The middle class is still there. The middle
class and even more people at the bottom are not sharing in the gains of economic growth
to the degree they did in earlier decades, particularly the decades after World War II,
and as a result many of them are feeling squeezed. It is different than shrinking, but it’s still
a problem. Our immediate goal is how do we get out of this deep economic downturn. But
the related goal is we get back to having an economy that grows. We need to have shared
prosperity, more broadly shared prosperity, so people at the bottom do not lose ground.
People in the middle are not as squeezed. And that would mean that we need the gains
from income growth more broadly shared across the whole population, which they were for
30 years ago after WWII, and less concentrated at the top. That is hard to do. It has a lot
to do with broader issues of national and international economics, but we do need governments,
particularly the federal government, to pursue policies that at least mitigate the degree
to which the income growth gets concentrated among a small slice of people at the top. People often look at the policymakers in Washington
and say what’s wrong with them. Why can’t they just act? We know we have a longer-term
deficit problem. Now for starters in the very short term, right now we are in a bad economic
downturn. We have a nearly 10 percent unemployment. We actually need to do more in the state fiscal
relief in unemployment insurance and it can be deficit financed in the short run as long
as it is strictly temporary. But the question is why is it that policymakers cannot start
moving now to enact things that would go into effect not today, but after the economy recovers,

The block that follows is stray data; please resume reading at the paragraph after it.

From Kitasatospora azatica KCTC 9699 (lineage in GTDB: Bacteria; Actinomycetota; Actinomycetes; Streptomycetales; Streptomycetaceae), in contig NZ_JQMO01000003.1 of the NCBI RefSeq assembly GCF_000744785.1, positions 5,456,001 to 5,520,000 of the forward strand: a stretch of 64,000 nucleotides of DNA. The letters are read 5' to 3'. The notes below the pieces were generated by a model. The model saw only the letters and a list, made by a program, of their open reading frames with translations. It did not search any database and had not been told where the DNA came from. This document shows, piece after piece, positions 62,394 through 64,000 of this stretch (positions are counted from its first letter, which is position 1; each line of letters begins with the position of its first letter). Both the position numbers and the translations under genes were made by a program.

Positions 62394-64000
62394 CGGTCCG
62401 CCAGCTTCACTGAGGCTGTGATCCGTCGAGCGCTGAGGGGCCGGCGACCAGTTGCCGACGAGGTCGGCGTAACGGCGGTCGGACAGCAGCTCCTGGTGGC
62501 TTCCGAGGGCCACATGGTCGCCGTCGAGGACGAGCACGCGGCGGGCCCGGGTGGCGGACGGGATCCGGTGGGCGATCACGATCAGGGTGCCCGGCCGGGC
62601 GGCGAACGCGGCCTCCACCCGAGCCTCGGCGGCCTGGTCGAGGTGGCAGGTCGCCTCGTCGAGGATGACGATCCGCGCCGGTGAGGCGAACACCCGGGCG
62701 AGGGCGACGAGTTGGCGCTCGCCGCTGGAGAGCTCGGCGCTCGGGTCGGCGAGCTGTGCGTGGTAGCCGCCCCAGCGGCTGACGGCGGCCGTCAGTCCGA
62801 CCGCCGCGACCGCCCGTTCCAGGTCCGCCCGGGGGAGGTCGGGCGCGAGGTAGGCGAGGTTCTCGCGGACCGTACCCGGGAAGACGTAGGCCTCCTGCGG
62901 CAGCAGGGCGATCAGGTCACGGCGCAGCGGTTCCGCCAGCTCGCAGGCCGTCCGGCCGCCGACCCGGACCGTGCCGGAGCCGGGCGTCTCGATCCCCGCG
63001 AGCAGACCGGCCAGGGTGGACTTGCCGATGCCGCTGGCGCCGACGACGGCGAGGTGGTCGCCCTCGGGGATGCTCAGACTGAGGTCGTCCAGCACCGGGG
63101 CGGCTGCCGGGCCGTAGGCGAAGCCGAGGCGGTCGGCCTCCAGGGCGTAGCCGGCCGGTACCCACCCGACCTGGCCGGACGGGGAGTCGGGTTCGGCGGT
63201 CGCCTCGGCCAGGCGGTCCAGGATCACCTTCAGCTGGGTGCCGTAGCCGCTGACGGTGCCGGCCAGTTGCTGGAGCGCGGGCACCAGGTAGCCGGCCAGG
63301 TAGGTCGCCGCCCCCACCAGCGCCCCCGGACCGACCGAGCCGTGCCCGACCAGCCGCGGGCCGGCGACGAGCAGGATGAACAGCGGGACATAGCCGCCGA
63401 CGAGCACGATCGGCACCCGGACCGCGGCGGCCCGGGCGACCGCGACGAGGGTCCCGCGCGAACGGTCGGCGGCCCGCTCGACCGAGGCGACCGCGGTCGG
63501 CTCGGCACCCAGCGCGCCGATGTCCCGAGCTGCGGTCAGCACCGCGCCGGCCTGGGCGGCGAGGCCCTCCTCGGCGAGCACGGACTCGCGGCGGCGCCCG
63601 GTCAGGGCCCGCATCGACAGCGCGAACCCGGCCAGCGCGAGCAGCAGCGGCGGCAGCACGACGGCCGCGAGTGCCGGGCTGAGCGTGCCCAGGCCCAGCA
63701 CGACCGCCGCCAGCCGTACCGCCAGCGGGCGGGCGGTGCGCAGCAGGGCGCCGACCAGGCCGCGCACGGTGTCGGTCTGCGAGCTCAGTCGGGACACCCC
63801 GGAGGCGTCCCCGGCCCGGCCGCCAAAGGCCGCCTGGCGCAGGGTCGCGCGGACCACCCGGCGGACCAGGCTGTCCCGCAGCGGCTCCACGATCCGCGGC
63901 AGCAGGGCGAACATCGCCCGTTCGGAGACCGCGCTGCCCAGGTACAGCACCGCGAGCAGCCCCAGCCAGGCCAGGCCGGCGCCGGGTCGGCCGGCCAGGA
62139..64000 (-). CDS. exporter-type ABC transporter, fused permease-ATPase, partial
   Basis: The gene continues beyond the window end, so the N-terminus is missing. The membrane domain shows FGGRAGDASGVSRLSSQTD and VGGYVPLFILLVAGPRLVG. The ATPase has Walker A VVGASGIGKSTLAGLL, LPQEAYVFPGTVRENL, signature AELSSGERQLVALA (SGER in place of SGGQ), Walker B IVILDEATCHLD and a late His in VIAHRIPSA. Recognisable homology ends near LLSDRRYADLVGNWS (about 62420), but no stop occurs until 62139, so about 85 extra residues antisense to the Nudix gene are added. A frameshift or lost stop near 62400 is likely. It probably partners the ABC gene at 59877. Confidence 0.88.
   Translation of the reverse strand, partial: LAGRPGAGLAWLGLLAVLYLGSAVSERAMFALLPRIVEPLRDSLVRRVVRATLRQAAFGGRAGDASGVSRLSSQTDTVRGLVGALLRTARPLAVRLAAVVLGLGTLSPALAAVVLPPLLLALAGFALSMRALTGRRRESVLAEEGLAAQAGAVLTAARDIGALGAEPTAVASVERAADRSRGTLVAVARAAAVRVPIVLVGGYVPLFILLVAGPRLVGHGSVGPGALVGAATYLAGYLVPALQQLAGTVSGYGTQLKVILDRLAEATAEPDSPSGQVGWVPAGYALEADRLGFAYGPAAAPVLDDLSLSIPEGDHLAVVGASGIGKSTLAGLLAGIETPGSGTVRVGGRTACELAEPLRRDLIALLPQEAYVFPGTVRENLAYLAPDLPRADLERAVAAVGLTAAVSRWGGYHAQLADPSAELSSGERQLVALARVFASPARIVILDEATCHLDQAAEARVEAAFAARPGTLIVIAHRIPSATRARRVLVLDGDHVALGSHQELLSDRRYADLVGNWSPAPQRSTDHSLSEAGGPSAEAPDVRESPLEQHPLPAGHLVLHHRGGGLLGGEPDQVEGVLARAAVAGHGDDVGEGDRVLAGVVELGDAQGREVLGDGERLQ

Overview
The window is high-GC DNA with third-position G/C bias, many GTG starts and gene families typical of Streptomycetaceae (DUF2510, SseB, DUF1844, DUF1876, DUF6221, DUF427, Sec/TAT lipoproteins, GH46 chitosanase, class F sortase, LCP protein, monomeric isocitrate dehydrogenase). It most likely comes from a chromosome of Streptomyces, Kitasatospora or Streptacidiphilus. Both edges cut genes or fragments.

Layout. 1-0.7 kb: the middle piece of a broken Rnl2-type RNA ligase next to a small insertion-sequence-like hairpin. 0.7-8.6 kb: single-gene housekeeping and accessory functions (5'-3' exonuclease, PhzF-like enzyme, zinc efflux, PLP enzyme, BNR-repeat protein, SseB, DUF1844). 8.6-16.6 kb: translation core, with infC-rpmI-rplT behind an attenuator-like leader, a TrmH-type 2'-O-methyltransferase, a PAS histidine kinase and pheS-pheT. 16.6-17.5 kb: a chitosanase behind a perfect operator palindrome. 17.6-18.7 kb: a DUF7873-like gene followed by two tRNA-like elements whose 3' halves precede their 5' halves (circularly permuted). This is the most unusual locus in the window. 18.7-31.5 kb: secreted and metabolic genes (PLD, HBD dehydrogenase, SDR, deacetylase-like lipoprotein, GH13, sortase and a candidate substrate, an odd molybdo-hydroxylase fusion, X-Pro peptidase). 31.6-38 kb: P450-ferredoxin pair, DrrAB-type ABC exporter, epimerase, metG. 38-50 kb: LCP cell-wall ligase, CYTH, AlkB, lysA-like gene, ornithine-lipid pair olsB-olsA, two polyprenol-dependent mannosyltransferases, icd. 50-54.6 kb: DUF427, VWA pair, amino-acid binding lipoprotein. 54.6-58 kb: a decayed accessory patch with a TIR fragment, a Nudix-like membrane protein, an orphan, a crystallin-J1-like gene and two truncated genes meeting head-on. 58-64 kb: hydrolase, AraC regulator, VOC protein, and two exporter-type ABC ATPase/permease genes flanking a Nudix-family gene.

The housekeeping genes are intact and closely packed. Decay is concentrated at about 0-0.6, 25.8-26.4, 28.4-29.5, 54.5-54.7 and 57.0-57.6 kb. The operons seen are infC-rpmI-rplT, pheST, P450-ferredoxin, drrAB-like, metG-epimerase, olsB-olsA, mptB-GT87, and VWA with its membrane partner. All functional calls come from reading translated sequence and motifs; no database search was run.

to deal with the longer-term fiscal problems? Well it is not just the problem of the policymakers.
The policymakers are often reflecting what their constituents think, what the public
thinks, so the public often I think doesn’t understand that there are no easy choices.
Where I fault policymakers often is that they often don’t level with the public that there
are really these hard choices. In the long run there are some easy things
to do but they are small. The long-term problem is big. In the long run there are very tough
choices. We are going to have to close the Social Security financing gap, slow health
care cost growth, deal with inefficiencies and raise a significant amount of new revenue.
All hard politically. The sooner the public begins to understand that is the case, the
more room there will be for policymakers to have the guts to take those actions. It is very much my view that we should approach
this very carefully and we should have a principle at the federal and state levels both that
in dealing with fiscal problems we do not further disadvantage people at the bottom
and we do not increase poverty or make the poor poorer and that if possible we actually
couple actions to reduce the projected longer-term deficits with actions to increase opportunity
and reduce poverty at the bottom. Now someone listening might say how can we
do that, or that’s naive, it won’t happen. But it has happened. In both 1990 and 1993
the Congresses and Presidents of that time, one was a Republican president, the other
was a Democratic president, passed big deficit reduction packages. In each case they reduced
the deficit half a trillion dollars over five years. And in both cases they included measures
like big expansions of the Earned Income Tax Credit for low-income working families in
the deficit reduction package and reduced the deficit in ways that not only shielded
people at the bottom but actually lifted working-poor parents and children out of poverty and made
some of those who were poor less poor. It can be done. It takes political will to do
it, but it can be done and in my view that’s the course we ought to be taking.

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